viri asked for this. she really did.
The Console Crossroads were different from the ones in the arcade. Everything was sleeker, faster, brighter — there were lights everywhere, blinking neon lines in running along shiny chrome. Ralph could see himself in the polished floors. The gates were divided by system: Wii, PS3, Xbox 360, and some longer names stamped on older trains that rarely run these days, or so Ralph was told. Clyde never stopped talking about it.
Another branch of Bad Guys Anonymous was established in the Crossroads. They met every Thursday evening, when the kids were too exhausted from soccer practice to pick up the controllers, and Ralph didn’t miss a day. There were some familiar faces: he was happy to see Eggman and Bowser survived the Great Console Conversion, even if others, like Clyde, didn’t fare as well. But there were even more new ones: Ganondorf, Sephiroth, Yin Yarn, and…
“I am the Demon Lord Ghirahim!”
He marched in like he owned the place, arms spread, head held high, red and gold flying behind him like a banner. Snickers followed him. Ralph had seen too many of these theatrical types to be impressed.
“… Yes, Ghirahim. I’m sure everyone heard that introduction.” Eggman cleared his throat. “Take a seat.”
Ghirahim spun once, surveying his options, his dark eyes too big for his face. He flung himself into the chair next to Ralph and turned those enormous eyes to him, along with a dainty gloved hand.
“Hello, there. I do prefer my full title, but I can make do with simply Ghirahim.”
Ralph hid a grimace. He reached out — saw Ghirahim’s eyes grow wider and dip a fraction lower — and shook his hand, fitting it between his thumb and forefinger. “I’m Ralph.”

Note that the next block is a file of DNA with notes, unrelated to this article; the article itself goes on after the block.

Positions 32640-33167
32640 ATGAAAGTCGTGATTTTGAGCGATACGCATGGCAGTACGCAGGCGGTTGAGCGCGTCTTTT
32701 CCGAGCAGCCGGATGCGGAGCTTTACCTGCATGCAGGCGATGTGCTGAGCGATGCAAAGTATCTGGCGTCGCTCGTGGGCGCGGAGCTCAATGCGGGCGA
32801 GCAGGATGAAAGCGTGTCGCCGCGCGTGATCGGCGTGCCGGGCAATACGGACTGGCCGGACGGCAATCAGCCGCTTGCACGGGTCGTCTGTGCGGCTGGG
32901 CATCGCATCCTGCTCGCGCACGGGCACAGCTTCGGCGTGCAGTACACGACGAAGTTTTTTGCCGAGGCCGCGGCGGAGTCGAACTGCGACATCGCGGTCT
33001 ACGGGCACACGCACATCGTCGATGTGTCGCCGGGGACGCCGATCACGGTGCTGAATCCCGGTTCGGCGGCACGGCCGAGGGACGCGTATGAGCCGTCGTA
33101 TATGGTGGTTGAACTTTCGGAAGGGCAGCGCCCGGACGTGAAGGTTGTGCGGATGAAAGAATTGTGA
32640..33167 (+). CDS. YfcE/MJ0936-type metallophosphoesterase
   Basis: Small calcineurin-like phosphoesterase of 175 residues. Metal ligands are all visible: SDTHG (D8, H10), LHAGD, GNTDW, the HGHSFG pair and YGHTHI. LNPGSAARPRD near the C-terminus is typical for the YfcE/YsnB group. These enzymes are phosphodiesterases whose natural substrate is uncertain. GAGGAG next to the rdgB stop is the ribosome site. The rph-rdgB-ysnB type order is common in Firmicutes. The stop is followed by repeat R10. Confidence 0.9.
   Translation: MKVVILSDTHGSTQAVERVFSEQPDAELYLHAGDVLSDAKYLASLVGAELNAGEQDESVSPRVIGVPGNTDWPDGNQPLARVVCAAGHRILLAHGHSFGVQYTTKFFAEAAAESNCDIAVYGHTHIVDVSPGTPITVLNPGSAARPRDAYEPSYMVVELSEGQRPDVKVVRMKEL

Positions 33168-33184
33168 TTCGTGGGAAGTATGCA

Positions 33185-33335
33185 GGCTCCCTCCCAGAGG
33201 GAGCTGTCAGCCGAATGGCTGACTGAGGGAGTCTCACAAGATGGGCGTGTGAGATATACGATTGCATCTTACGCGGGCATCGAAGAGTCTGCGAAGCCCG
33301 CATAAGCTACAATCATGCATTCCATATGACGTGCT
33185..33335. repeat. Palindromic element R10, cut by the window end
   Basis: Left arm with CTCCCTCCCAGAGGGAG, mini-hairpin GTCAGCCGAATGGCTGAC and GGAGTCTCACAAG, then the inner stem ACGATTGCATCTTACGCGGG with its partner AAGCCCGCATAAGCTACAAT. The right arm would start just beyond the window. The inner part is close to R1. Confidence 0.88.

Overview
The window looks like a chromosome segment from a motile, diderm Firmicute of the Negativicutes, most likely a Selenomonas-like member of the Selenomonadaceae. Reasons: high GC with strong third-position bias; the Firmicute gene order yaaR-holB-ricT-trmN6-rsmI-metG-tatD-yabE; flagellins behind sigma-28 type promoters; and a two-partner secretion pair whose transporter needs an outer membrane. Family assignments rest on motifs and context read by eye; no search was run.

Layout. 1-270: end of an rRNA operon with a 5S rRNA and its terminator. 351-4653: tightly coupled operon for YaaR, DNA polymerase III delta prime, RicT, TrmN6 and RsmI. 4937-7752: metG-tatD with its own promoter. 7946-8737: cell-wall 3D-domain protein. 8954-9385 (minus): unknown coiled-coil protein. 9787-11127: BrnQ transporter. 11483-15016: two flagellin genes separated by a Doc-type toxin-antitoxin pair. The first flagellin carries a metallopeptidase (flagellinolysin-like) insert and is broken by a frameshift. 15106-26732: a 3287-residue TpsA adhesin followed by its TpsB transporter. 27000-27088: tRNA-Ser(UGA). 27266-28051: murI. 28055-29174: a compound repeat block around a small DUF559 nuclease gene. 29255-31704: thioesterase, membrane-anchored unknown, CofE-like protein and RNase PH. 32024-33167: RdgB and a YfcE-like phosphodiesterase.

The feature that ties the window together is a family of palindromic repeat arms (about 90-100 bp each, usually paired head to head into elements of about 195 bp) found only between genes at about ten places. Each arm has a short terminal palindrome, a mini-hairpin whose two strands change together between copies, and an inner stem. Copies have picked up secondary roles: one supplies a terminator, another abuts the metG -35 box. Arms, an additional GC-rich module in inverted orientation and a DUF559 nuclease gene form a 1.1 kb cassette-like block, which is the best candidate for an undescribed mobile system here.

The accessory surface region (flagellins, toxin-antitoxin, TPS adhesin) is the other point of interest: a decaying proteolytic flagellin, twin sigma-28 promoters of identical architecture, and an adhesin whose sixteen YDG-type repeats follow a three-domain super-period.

He smiled. “Charmed.”
Ghirahim sought him out the next meeting, then the one after that, and he kept coming until Ralph decided he had no choice but to get used to his presence. Ghirahim talked too much and much too often, and was a bit too fond of flailing his arms and yelling when he felt passionately about something, which was always. He was touchy. When they left Bad Guys Anonymous together, and even when they walked there, Ghirahim grabbed his arm and pulled, because he was impatient, and Ralph was too slow, and Ralph really wanted to punch him sometimes but never actually did.
They were leaving now. Ghirahim’s hand was around Ralph’s thumb. “And then, he stabs me in the chest and doesn’t even apologize after shooting was over. He has the nerve to act like it didn’t even happen! Oh, Ghirahim, it was just part of the script, why are you so mad? Why wouldn’t I be?”
Ralph opened his mouth to answer, but Ghirahim’s voice was overflowing. He realized this was one of those times where it didn’t really matter what he said; Ghirahim only wanted to hear his own voice and wanted Ralph to listen. The grip on his thumb tightened, and he grimaced. Ghirahim glared at him fiercely.
“Come with me.”
He pulled. Two white hands dragged Ralph through the Crossroads. Past crowds, signs, lights, until they were shielded by the dark, dusty shadows of the gate that should have lead to the Nintendo 64, but now housed an old, blocky rail cart and tracks leading nowhere.
Finally, Ghirahim released him, moving to the cart and bracing his hands on it. He jumped in, glared at it when it dared to creak from his weight, and motioned for Ralph to come closer.
“Give me your hands.”
He’d never asked before. Ralph was startled enough to listen. Ghirahim examined them briefly, then turned his back to him and sank down against the bottom of the cart.
“Now put them on my head, and start rubbing.”
Ralph blinked twice. Both of his hands on Ghirahim’s head looked dangerous, like he could crush him he pushed too hard, but he did as he asked. He didn’t really know why, only that Ghirahim’s hair felt like silk, too delicate between his fingers.
He wasn’t sure how long it had been until he asked, “And why am I doing this again?”
“Your hands make for excellent massaging.” Ghirahim purred. Ralph rolled his eyes.
“Sometimes this is needlessly complicated.” Ghirahim said after another stretch of silence. “It’s his fault, of course. I can’t talk about this with anyone else, because he wants to keep us secret. It’s so different, he says, and no one else would understand — but oh, the fact that he could even think of keeping me in the dark enrages me…”
His thin fingers tapped an angry rhythm on his lap. Fragmented slashes of light cut harsh shadows on Ghirahim’s shoulder blades, and Ralph pressed his hands down on them, made them jump and strain in the light seconds before they were consumed by his palms.
“There’s no one else.” Ghirahim whispered, fingers pulling the silk on his thighs taut. “I don’t have anyone else to tell.”
His hands pressed, prodded, coaxing. He sighed.
“It’s just you. Maybe that’s enough.”